During my student days in New York, I worked with one of Namibia’s children of the storm. His name is Theo-Ben Gurirab (his soul rest in peace). Each time we first met for the day and I asked him, “What is new Comrade?” his response would be: “The way I read the media tells me that the coming two weeks we shall be preoccupied with the business of Israel and Palestine, or … we shall be in Africa for urgent OAU business, given South Africa’s latest moves…”
The way I read the initial strides of the year 2019 tells me that the next nine months we shall be focused on two issues pertaining to Namibia’s development. These are electioneering politics with all its intra-party and inner-party ramifications and the other will be the politics of Namibia’s football.
Unfortunately, on both scores we are all in this together and the situation can ill-afford fence-sitters passing as disinterested or as conscientious objectors.
No, this has nothing to do with Chelsea, (leave me alone please). As matters stand, Namibia’s football situation deserves more and perhaps the brief of the recently assembled Normalization Committee should have been broader than just that. After I listened to committee chairperson [Hilda Basson-Namundjebo] on radio my mind dived into introspection.
Our football has been marked by problems deriving origin from contestations and this has confounded the capacity of our sports leaders to provide vision, direction and program. None of Namibia’s football clubs has the potential to survive for a season without external sponsorships because the leaders are stuck in the culture of living through sponsorships.
This conundrum has come to paralyse all football, be it junior or senior; professional or otherwise. We face a dead-end situation and creating an atmosphere that is conducive to the holding of elections and electing a new leadership will only bring us back to the same situation of having to continue begging the problem for a solution.
And we may end up humming the lyrics of Quincy Jones’ song, “Just Once”, that in part go like this: “I have done my best but I guess my best was not good enough, here we are back where we were before…”.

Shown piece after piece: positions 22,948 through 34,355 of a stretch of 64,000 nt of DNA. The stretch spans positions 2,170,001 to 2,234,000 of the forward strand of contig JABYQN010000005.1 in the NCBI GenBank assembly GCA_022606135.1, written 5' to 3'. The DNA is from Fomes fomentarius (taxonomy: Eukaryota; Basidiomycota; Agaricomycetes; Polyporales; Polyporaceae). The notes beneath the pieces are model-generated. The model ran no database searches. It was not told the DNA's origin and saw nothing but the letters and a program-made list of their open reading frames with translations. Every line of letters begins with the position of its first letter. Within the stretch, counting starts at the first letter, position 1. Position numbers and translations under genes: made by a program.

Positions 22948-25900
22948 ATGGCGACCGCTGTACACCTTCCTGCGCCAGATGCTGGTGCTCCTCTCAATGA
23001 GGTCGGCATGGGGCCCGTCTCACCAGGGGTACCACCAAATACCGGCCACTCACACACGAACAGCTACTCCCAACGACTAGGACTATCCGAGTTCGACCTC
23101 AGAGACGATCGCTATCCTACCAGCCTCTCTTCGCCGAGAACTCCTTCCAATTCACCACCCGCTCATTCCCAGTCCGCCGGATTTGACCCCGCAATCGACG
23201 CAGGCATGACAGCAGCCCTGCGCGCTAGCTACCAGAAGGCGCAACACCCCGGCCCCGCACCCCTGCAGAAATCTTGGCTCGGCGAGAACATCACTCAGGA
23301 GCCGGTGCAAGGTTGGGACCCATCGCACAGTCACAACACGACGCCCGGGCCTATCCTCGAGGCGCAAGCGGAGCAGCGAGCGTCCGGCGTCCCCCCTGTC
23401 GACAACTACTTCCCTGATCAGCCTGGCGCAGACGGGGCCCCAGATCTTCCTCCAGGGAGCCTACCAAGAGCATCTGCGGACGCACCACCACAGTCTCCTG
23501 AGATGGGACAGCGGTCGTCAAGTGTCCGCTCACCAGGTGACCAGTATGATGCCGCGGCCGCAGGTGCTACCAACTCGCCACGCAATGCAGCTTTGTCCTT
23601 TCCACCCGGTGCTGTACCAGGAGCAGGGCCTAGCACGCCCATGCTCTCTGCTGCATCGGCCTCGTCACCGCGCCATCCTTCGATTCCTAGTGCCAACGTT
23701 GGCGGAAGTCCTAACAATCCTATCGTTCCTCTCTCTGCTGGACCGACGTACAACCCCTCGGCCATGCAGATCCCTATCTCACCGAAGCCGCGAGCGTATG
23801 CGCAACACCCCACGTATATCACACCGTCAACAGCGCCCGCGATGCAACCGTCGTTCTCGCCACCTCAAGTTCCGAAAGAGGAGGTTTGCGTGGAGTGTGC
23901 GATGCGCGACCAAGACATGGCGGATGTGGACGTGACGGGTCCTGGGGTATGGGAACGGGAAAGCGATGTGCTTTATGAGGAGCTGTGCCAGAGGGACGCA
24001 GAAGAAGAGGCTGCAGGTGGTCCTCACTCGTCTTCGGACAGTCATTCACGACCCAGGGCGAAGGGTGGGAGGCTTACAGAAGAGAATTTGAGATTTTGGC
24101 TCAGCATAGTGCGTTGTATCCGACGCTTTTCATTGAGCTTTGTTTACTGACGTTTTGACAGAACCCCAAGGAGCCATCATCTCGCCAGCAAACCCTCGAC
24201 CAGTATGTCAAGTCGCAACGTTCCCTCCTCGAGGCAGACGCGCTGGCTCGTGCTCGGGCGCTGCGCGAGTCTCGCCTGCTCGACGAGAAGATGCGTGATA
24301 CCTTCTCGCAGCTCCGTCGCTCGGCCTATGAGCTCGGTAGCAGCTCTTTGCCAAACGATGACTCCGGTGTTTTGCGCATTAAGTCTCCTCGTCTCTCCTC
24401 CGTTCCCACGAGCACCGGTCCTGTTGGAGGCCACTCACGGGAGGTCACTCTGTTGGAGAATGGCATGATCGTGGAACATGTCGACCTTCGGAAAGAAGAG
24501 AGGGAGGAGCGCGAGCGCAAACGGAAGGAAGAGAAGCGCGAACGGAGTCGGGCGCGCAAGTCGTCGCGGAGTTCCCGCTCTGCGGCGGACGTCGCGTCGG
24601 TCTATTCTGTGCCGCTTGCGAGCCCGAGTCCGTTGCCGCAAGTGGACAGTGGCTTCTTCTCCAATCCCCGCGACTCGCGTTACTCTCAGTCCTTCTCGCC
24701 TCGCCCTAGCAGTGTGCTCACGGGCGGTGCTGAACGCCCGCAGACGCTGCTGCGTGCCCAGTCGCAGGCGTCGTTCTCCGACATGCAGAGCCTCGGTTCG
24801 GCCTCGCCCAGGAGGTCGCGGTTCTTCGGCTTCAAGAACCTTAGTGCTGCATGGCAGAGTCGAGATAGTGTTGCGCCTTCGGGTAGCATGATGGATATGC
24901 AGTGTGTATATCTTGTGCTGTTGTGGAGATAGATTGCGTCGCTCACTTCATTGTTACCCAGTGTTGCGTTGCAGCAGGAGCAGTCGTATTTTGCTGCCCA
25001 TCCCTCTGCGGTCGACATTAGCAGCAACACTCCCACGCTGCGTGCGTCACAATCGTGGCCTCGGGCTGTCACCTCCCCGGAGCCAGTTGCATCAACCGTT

The dilemma of Namibia’s football is exacerbated by years of erratic management and flouting regulations, mixed with limited discipline that pervades Namibia’s institutions of service. It has been confounded by lack of resources and perhaps tenuous structures in part as a result of limited vision, limited leadership capacities or all of the above.
This situation can be addressed if we undertake a long view. This long view must include having to interrogate the extent to which the structures of Namibia’s football leadership configuration are still as relevant as they were when they were first conceptualized years back.
When leaders are elected to positions they hold, do they get professional orientation to the task at hand or does the assumption persist that after all they are leaders and they must know it all? When staff is recruited to positions of management, do they get orientation to enhance their management capacities or do they get thrown in to sink or swim.
In the final analysis, are there performance agreements in place to govern the professional relationship between the employer and employee, or does this kick in when it is time to server relations?
What I tabulate above is just a fraction of the challenges that frustrate headway in managing the business of sports in Namibia and unless these are addressed now that we have this window of opportunity brought about by Fifa’s direct involvement, we shall have to bounce back to what Quincy Jones sings in “Just Once”.
In the final analysis, Professor Goran Hyden is right when he says: Turning the despair and pessimism that affect large sectors of the African people into hope and optimism, will require from the planners of African development, to re-inspect the premises upon which they have based their planning to date… no one escapes this challenge: there are no shortcuts to progress”.
New Era Reporter
2019-02-20 09:56:10 | 1 years ago